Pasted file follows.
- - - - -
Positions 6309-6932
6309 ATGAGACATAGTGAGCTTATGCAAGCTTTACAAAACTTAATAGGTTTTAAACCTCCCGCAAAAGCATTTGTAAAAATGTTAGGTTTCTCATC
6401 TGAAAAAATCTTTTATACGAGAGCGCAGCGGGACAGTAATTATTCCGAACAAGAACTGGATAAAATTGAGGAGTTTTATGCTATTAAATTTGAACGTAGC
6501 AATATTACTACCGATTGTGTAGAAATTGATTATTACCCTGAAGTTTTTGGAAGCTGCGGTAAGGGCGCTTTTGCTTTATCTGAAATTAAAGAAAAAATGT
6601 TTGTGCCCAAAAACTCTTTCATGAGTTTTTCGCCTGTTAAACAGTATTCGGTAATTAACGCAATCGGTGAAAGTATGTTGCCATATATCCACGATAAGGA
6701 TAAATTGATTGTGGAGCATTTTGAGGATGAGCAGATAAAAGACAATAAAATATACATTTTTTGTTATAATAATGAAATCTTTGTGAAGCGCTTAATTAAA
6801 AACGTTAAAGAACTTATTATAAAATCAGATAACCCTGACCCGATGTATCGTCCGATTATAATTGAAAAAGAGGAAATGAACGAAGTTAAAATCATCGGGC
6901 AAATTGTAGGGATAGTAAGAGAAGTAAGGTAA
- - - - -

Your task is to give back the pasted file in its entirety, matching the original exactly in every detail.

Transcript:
Positions 6309-6932
6309 ATGAGACATAGTGAGCTTATGCAAGCTTTACAAAACTTAATAGGTTTTAAACCTCCCGCAAAAGCATTTGTAAAAATGTTAGGTTTCTCATC
6401 TGAAAAAATCTTTTATACGAGAGCGCAGCGGGACAGTAATTATTCCGAACAAGAACTGGATAAAATTGAGGAGTTTTATGCTATTAAATTTGAACGTAGC
6501 AATATTACTACCGATTGTGTAGAAATTGATTATTACCCTGAAGTTTTTGGAAGCTGCGGTAAGGGCGCTTTTGCTTTATCTGAAATTAAAGAAAAAATGT
6601 TTGTGCCCAAAAACTCTTTCATGAGTTTTTCGCCTGTTAAACAGTATTCGGTAATTAACGCAATCGGTGAAAGTATGTTGCCATATATCCACGATAAGGA
6701 TAAATTGATTGTGGAGCATTTTGAGGATGAGCAGATAAAAGACAATAAAATATACATTTTTTGTTATAATAATGAAATCTTTGTGAAGCGCTTAATTAAA
6801 AACGTTAAAGAACTTATTATAAAATCAGATAACCCTGACCCGATGTATCGTCCGATTATAATTGAAAAAGAGGAAATGAACGAAGTTAAAATCATCGGGC
6901 AAATTGTAGGGATAGTAAGAGAAGTAAGGTAA